MPs vote down attempt to scrap fixed-term parliaments

  • Published
The Palace of Westminster

MPs have rejected an attempt to repeal the 2011 fixed-term Parliaments Act by 68 votes to 21.

The motion was co-sponsored by Labour's Frank Field and Tory Sir Edward Leigh.

Sir Edward described the Act as a "restriction on democracy" and said it had only been passed to prevent the coalition government from dissolving.

But Labour shadow minister Stephen Twigg said the Act had removed the previous "massive in-built advantage" for the governing party.

'Hash job'

The Fixed-term Parliaments Act was passed in 2011 by the coalition government. Legally, an election can only be held every five years, and not sooner.

Previously, the prime minister could decide to call an election at any time in the life of a five-year parliament - a power Mr Twigg said led to "opportunistically timed elections".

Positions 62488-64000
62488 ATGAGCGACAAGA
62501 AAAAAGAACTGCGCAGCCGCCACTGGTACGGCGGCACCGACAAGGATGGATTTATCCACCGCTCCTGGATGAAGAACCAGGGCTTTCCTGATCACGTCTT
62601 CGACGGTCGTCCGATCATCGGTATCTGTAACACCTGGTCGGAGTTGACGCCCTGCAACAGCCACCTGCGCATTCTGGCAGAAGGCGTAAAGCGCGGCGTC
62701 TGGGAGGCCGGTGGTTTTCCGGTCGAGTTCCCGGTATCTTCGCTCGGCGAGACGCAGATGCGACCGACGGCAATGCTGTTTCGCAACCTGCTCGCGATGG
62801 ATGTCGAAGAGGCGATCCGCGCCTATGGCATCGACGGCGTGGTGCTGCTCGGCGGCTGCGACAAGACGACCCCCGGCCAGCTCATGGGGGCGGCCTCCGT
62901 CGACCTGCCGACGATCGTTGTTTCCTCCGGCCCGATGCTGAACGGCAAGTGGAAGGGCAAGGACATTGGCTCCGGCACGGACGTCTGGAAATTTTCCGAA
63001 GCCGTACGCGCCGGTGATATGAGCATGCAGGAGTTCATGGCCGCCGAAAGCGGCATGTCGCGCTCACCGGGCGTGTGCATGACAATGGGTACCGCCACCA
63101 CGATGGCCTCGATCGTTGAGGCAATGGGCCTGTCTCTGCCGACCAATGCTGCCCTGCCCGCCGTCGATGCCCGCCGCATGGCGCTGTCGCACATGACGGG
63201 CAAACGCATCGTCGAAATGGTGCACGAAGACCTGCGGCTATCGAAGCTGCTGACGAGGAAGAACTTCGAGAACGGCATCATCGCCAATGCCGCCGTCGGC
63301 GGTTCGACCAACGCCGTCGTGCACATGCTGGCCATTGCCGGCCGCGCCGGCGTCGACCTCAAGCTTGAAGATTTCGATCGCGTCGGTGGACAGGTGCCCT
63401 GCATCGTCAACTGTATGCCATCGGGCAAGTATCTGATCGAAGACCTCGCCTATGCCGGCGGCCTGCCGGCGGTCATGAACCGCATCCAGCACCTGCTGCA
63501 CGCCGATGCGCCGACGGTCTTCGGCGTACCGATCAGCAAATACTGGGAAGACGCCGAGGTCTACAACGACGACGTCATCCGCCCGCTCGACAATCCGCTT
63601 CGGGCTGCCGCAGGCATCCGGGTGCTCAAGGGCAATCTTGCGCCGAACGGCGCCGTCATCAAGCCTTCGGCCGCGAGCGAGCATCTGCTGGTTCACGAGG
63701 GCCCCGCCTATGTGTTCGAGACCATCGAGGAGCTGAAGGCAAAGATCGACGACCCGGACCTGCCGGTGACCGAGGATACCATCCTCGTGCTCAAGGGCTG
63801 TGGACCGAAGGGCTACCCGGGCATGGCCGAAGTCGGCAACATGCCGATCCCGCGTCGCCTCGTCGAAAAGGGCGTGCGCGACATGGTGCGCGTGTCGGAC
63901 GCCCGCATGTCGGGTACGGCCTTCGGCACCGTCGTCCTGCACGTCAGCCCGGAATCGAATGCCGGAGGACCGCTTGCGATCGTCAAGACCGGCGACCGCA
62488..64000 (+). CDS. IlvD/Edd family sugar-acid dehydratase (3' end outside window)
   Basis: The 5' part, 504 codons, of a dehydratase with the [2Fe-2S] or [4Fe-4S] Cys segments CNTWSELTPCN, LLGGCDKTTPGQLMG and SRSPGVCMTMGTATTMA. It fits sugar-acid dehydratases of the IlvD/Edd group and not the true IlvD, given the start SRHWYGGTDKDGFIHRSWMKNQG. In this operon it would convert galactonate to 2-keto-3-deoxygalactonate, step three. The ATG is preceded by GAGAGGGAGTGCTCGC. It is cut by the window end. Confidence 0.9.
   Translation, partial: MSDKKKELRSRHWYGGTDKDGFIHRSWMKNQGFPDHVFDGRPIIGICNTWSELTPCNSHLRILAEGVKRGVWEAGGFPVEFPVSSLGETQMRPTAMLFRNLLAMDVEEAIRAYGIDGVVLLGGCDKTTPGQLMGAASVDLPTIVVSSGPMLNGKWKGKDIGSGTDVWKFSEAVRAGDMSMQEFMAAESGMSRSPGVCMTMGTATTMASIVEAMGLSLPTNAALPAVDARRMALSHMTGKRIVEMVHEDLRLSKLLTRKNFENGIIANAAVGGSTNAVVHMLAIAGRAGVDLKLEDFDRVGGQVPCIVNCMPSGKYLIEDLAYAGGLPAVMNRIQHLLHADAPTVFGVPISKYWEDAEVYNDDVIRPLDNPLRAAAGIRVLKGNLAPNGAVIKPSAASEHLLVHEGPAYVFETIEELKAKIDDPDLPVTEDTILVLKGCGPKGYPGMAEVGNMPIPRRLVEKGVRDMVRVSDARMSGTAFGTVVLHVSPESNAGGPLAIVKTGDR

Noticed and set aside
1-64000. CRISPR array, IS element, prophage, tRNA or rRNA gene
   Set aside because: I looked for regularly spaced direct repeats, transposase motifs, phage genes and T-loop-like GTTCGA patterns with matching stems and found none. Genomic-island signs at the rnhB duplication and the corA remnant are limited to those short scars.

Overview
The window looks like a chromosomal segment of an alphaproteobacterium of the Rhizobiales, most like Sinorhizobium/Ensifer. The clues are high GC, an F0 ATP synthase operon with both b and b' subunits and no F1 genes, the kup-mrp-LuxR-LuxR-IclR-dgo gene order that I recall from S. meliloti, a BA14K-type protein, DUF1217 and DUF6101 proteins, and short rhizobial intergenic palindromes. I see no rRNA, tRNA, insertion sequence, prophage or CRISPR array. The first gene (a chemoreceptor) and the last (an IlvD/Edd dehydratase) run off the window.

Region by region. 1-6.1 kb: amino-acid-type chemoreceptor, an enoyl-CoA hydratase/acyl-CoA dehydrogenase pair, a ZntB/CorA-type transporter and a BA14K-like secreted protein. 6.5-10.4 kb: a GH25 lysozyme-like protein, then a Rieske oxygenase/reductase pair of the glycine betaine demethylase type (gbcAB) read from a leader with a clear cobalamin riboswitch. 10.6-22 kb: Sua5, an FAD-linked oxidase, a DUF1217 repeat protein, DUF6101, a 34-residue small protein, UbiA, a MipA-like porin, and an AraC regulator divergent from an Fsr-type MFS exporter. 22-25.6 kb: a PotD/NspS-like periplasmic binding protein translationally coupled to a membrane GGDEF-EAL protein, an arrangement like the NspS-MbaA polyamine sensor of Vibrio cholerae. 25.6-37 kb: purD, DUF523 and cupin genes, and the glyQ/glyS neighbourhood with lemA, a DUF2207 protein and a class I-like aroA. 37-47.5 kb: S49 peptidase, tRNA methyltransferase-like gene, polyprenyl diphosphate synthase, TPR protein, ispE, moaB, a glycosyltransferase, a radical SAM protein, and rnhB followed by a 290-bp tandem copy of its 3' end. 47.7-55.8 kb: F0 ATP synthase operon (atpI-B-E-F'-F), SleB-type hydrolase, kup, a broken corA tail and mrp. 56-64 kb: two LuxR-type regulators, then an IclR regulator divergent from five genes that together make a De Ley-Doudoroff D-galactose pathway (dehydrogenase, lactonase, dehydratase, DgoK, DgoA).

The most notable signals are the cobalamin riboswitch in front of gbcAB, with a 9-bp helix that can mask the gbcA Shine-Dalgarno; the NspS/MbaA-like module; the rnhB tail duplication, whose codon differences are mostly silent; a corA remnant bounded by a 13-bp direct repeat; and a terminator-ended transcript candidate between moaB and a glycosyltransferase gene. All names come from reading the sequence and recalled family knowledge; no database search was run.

Sir Edward said the fixed-term law had been falsely "marketed to us as a restriction on the power of the executive".

He added that it was a "hash job" that was "designed to keep both parties in the coalition from doing a runner on each other".

"Fixed-term parliaments were a pre-nup drawn up between two parties who were never in love."

Labour's Graham Allen disagreed, saying that "having the people knowing when the general election is going to take place, having the people know when the executive, the government, can be replaced, is one of the hallmarks of a modern democracy".

And Cabinet Office minister Sam Gmiyah argued that debates over the length of parliamentary terms had existed for centuries, and that the coalition was a "historic anomaly".